“This was about R.A. Dickey today,” said Collins. “It was about him. It was about his connection with the fans, with the city.’ Collins has this respect for Dickey that was heard all season. He reiterated more than once, before Dickey arrived in the conference room to meet with media, that this was a day for his pitcher.

He told Dickey he had to walk off the mound, just when Dickey knew he was running out of energy. Collins was telling him that the connection had to be used. A connection, because this has been a Mets season of futility that will conclude with the good vibes and memories that now come with the first Mets pitcher to win 20- games since Frank Viola went 20-12 in 1990.

“Had R.A. not done what he did, it’s hard to tell where we’d be,” commented Collins.

Now, Dickey will also be in the discussion for the National League CY Young Award along with Gio Gonzlaez of the Nationals, another 20-game winner and Johnny Cueto of the Cincinnati Reds.

“That is a little surreal,” commented Dickey about the top award for a pitcher. “But who doesn’t want to win a CY Young Award. I want to be the best, but who doesn’t want to be the best. I want to enjoy this before I think about that.

He said he was an example of a mediocre pitcher that was signed to a spring training contract in 2010 by prior Mets General Manager Omar Minaya. The true story was told with his best seller book “Where ever I wind up” that hit the stores in March and prior to the Mets giving him an opportunity, the career was just about over.

But the knuckleball saved him.

“But it wasn’t about him, it was never about him, “said Collins who like any manager and opposing player is marveled about a pitch that flutters and tends to constantly fool the hitter.

The Pirates were fooled as Dickey also struck out a career tying 13 that increased his National League best total to 222. It was the seventh time this season he reached double figures, also a league best and the 12 pitches thrown were the second most in his career.

“It’s not an easy pitch to hit and he is so good at what he does,” commented Pirates’ third baseman Pedro Alvarez, a victim of three Dickey strikeouts.” And even if Dickey does not go on and win the CY Young, the players will say what a great story this has been.

Travis Snyder who made the catch of the year in right at Citi Field that robbed a home run from Mike Baxter in the second as the ball appeared to go over the fence, “Congratulations to him (Dickey) on a great year and a great story.”

David Wright continued his strong finish with an opposite field home run to right for his 21st home run of the season that gave Dickey and the Mets a 6-3 lead in the fifth.

“There were times he picked us up and really carried us as a team on his back,” he said about Dickey. “I was happy to provide the hit that made the difference.”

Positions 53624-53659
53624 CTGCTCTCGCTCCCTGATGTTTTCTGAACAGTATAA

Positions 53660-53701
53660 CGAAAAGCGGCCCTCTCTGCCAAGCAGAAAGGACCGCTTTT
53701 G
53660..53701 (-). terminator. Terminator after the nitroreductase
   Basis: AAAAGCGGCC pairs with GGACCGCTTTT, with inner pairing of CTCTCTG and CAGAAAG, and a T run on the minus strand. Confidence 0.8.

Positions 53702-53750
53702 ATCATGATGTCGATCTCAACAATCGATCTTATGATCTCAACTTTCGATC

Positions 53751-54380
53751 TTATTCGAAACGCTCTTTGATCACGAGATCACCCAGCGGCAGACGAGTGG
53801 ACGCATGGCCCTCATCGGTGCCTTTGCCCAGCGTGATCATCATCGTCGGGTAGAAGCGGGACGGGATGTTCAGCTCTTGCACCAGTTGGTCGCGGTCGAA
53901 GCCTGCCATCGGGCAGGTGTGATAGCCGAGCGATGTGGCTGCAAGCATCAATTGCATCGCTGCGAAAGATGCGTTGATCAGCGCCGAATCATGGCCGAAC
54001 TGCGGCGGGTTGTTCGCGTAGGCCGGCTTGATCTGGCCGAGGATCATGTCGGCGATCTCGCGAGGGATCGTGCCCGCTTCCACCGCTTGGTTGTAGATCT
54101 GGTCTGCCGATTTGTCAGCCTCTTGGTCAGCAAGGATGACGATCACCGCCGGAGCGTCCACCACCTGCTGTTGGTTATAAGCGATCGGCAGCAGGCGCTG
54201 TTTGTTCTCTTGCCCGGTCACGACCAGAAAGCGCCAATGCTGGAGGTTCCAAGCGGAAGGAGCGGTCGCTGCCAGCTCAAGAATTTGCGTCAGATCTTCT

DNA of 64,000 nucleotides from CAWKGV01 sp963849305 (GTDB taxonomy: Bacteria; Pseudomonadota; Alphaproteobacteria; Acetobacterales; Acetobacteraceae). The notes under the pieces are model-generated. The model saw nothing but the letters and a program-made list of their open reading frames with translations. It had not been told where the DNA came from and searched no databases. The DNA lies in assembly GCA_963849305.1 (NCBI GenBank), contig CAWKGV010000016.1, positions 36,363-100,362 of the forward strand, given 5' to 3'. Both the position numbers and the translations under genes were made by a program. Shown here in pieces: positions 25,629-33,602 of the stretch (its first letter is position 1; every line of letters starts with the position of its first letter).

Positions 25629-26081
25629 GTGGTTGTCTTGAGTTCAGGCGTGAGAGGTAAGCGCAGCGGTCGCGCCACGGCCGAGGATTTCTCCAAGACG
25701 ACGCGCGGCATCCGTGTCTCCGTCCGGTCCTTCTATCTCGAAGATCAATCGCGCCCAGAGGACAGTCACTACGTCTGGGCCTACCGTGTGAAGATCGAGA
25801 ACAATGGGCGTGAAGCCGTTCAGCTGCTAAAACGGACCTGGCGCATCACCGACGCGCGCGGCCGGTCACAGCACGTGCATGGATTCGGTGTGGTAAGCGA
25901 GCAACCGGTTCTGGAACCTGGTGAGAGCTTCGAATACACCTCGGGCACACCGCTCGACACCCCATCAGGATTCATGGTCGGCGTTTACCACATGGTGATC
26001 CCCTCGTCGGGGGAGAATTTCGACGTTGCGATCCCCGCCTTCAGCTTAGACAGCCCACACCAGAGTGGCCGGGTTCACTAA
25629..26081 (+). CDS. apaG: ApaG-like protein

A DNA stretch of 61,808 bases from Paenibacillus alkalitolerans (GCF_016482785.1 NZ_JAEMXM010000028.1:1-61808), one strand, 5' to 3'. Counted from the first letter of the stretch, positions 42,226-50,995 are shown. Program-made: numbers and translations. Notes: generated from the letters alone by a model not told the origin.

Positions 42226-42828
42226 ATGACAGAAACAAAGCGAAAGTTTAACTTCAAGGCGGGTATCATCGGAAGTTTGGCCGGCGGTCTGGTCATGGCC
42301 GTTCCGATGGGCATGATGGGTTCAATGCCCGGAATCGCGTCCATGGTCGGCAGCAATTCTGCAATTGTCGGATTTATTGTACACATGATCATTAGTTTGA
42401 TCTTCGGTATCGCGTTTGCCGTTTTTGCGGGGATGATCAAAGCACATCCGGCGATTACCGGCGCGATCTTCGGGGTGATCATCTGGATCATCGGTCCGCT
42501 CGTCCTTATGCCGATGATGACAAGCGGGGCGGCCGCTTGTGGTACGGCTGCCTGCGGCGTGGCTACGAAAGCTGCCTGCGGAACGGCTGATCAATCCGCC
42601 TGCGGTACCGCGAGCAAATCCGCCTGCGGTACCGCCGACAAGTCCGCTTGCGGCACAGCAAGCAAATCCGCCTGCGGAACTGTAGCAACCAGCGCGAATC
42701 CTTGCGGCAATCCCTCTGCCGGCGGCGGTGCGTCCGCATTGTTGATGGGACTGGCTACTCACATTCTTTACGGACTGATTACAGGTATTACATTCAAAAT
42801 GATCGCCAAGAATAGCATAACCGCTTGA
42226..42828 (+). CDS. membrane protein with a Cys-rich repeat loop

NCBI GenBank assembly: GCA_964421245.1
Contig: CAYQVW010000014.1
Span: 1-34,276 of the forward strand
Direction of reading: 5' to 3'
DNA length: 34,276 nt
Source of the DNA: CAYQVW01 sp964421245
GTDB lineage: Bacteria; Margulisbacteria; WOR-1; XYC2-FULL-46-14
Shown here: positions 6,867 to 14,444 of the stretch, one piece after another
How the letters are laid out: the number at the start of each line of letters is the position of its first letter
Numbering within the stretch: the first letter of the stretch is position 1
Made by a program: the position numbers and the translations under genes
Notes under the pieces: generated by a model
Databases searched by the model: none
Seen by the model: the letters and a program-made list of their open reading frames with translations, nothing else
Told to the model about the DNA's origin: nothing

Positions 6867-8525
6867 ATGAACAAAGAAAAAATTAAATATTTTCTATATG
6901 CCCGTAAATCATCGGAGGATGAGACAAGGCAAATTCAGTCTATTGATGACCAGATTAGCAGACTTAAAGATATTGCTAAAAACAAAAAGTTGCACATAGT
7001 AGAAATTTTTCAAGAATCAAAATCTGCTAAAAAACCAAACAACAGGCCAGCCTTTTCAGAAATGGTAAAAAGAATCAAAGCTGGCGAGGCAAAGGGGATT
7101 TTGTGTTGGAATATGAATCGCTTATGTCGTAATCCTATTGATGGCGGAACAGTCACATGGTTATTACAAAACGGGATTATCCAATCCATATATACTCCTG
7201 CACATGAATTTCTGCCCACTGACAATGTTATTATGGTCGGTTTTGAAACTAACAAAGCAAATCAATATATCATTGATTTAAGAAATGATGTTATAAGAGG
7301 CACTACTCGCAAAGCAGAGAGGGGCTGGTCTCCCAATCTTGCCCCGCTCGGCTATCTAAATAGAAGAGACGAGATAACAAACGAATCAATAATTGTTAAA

Dickey allowed three runs and eight hits. He claimed, “About the fourth or fifth inning I felt exasperated. I was not myself today for the most part.”  The Pirates would score two runs in the second and another in the fourth.

He said the fans changed his ability to throw the proper knuckler that was clocked at 78. “And then I would come out for an at bat and I would hear this kind of growing surge and it was really neat. I don’t know if I have experienced something like that before.”

“Although I wasn’t distracted from the moment, how could you not be motivated to go out there and give the fans, and well your teammates and yourself all that you have?”

Dickey certainly gave the fans all he had, and something they had to smile about as they went home. A season like this may be difficult to duplicate for him, and in sports that may be asking too much.

And for a season that went well for the Mets in the first half and crumbled in the second, seeing Dickey at Citi Field win Number 20 was good enough for them.

E-mail Rich Mancuso: Ring76@aol.com  or Facebook.com/Keep it In the Ring

 

Posted under Adversity, Center Of Attention, Clubhouse, Energy Today, Exhale, Home Game, Knuckleball Pitcher, Losing Season, New York Mets, Parnell, Pittsburgh Pirates, Promising Note, Rich Mancuso, Right Hander, Seventh Inning, Standing Ovation, Three Games, Top Story

Audio: Dickey Knuckles Over Phils

Bob Trainor of Trainor Communications offers these soundbites from yesterday’s 8-0 Met drubbing of the Phils at Citi Field

RA Dickey

Rod Barajas

Jason Bay

Jeff Francoeur

Charlie Manuel

Ryan Howard

Jamie Moyer

For More Info contact Bob at TrainorComm@gmail.com.

Posted under Charle, Charlie Manuel, Contact Bob, Drubbing, Elbow Injury, Fastballs, Jamie Moyer, Jason Bay, Knuckleball Pitcher, Knuckles, Lf, Mets, New York Mets, Phillies, Ra Dickey, Rf, Rod Barajas, Ryan Howard, Soundbites, Sprinkling, Top Story, Trainor